Eye of Category 5 Dorian Moving Little While Over Rand Bahama Island

By: NOAA NWS National Hurricane Center
| Published 09/02/2019

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MIAMI, FL -- A Hurricane Warning continues for Grand Bahama and the Abacos Islands in the northwestern Bahamas, and on Florida's east coast from Jupiter Inlet to the Volusia/Brevard County Line. A Hurricane Watch continues from north of Deerfield Beach to Jupiter Inlet and from the Volusia/Brevard County Line to the Mouth of the St. Mary's River. A Tropical Storm Warning continues from north of Deerfield Beach to Jupiter Inlet. A Tropical Storm Watch continues from north of Golden Beach to Deerfield Beach, and for Lake Okeechobee

A Storm Surge Warning continues from Lantana to the Volusia/Brevard County Line. A Storm Surge Watch continues from north of Deerfield Beach to south of Lantana and from the Volusia/Brevard County Line to the Mouth of the St. Mary's River.

Catastrophic hurricane conditions continue on Grand Bahama Island. Do not venture out into the eye, as winds will suddenly increase after the eye passes. Hurricane conditions are expected within the Hurricane Warning area in Florida by late tonight or Tuesday. Hurricane conditions are possible in the Hurricane Watch area on Wednesday. Tropical storm conditions are expected within the Tropical Storm warning area today and Tuesday, and are possible in the Tropical
Storm watch area by tonight.

Hurricane Dorian is centered as of 8 a.m. EDT about 35 miles (50 km) east of Freeport, Grand Bahama Island, and about 120 miles (190 km) east of West Palm Beach, Florida. Dorian is moving toward the west near 1 mph (2 km/h). A slow westward to west-northwestward motion is forecast during the next day or so, followed by a gradual turn toward the northwest and north. On this track, the core of extremely dangerous Hurricane Dorian will continue to pound Grand Bahama Island through much of today and tonight. The hurricane will move dangerously close to the Florida east coast tonight through Wednesday evening.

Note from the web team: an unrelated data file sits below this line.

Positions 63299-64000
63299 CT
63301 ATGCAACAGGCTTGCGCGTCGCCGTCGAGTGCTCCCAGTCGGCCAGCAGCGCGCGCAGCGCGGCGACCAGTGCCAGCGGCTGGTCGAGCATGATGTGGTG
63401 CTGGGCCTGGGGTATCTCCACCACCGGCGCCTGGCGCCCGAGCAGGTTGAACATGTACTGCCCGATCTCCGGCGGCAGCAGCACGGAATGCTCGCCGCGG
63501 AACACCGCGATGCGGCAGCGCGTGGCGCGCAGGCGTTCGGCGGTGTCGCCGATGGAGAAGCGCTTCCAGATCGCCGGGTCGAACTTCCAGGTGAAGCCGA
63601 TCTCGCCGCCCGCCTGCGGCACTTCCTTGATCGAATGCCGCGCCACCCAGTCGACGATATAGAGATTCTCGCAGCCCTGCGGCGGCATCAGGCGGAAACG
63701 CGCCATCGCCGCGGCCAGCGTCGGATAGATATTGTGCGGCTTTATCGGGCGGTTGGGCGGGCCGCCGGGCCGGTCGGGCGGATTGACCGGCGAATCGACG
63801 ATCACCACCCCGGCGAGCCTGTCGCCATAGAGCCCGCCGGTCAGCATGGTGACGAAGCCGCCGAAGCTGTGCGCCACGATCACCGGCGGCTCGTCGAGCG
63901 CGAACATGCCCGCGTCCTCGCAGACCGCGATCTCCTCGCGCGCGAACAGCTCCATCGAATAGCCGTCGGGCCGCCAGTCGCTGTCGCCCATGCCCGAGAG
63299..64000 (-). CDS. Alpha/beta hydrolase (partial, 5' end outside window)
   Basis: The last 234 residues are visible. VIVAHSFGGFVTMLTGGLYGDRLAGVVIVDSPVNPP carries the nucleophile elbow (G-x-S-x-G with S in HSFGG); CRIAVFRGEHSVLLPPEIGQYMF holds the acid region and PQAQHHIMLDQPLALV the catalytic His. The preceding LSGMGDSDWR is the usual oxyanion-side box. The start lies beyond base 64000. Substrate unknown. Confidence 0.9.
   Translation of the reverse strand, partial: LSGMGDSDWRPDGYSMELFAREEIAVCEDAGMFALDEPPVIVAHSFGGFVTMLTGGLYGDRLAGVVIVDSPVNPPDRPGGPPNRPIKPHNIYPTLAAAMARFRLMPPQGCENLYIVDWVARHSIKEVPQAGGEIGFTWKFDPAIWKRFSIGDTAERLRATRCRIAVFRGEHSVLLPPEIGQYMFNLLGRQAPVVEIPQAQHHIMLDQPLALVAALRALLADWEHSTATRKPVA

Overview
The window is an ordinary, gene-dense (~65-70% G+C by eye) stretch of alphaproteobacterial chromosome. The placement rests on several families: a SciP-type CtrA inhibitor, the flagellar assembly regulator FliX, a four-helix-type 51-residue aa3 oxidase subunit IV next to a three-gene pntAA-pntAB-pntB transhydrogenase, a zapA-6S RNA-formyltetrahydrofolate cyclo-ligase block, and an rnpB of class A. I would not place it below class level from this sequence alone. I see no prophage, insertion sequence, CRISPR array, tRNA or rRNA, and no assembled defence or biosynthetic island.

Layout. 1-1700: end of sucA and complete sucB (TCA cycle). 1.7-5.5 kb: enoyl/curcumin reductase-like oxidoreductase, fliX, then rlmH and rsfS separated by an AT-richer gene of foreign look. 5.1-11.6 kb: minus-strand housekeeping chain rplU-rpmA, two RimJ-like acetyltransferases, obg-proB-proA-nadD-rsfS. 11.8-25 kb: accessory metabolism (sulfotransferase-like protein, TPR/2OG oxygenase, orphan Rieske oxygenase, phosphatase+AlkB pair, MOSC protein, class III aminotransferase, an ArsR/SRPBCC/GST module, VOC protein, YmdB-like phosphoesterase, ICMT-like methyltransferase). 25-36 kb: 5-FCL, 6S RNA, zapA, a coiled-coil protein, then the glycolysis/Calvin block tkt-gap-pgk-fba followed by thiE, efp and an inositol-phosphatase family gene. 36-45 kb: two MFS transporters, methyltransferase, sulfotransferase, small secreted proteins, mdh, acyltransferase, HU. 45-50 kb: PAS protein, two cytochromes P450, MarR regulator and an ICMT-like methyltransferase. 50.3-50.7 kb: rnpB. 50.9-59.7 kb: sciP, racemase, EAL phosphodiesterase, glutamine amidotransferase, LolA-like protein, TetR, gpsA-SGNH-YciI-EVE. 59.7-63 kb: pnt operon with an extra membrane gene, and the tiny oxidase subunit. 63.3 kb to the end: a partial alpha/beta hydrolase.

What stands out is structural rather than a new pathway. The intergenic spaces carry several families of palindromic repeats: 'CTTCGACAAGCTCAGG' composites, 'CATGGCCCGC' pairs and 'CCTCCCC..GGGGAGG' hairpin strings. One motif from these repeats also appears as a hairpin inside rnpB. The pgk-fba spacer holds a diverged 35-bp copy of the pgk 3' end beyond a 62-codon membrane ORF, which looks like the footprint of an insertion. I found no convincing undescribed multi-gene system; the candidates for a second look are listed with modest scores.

Maximum sustained winds are near 165 mph (270 km/h) with higher gusts. Hurricane-force winds extend outward up to 45 miles (75 km) from the center, and tropical-storm-force winds extend outward up to 140 miles (220 km). The estimated minimum central pressure is 916 mb (27.05 inches). Dorian is a category 5 hurricane on the Saffir-Simpson Hurricane Wind Scale. Although gradual weakening is forecast, Dorian is expected to remain a powerful hurricane during the next couple of days.

A life-threatening storm surge will raise water levels by as much as 18 to 23 feet above normal tide levels in areas of onshore winds on Grand Bahama Island. Near the coast, the surge will be accompanied by large and destructive waves. Water levels should very slowly subside on the Abaco Islands during the day.

The combination of a dangerous storm surge and the tide will cause normally dry areas near the Florida east coast to be flooded by rising waters moving inland from the shoreline. The water could reach the following heights above ground somewhere in the indicated areas if the peak surge occurs at the time of high tide...
Lantana to the Mouth of the St. Mary's River...4 to 7 ft
North of Deerfield Beach to Lantana...2 to 4 ft
For information specific to your area, please see products issued by your local National Weather Service forecast
office - www.weather.gov

Dorian is expected to produce the following rainfall
totals through late this week.
Northwest Bahamas...12 to 24 inches, isolated 30 inches.
Coastal Carolinas...5 to 10 inches, isolated 15 inches.
Central Bahamas and the Atlantic Coast from the Florida peninsula through Georgia...2 to 4 inches, isolated 6 inches.
This rainfall may cause life-threatening flash floods.

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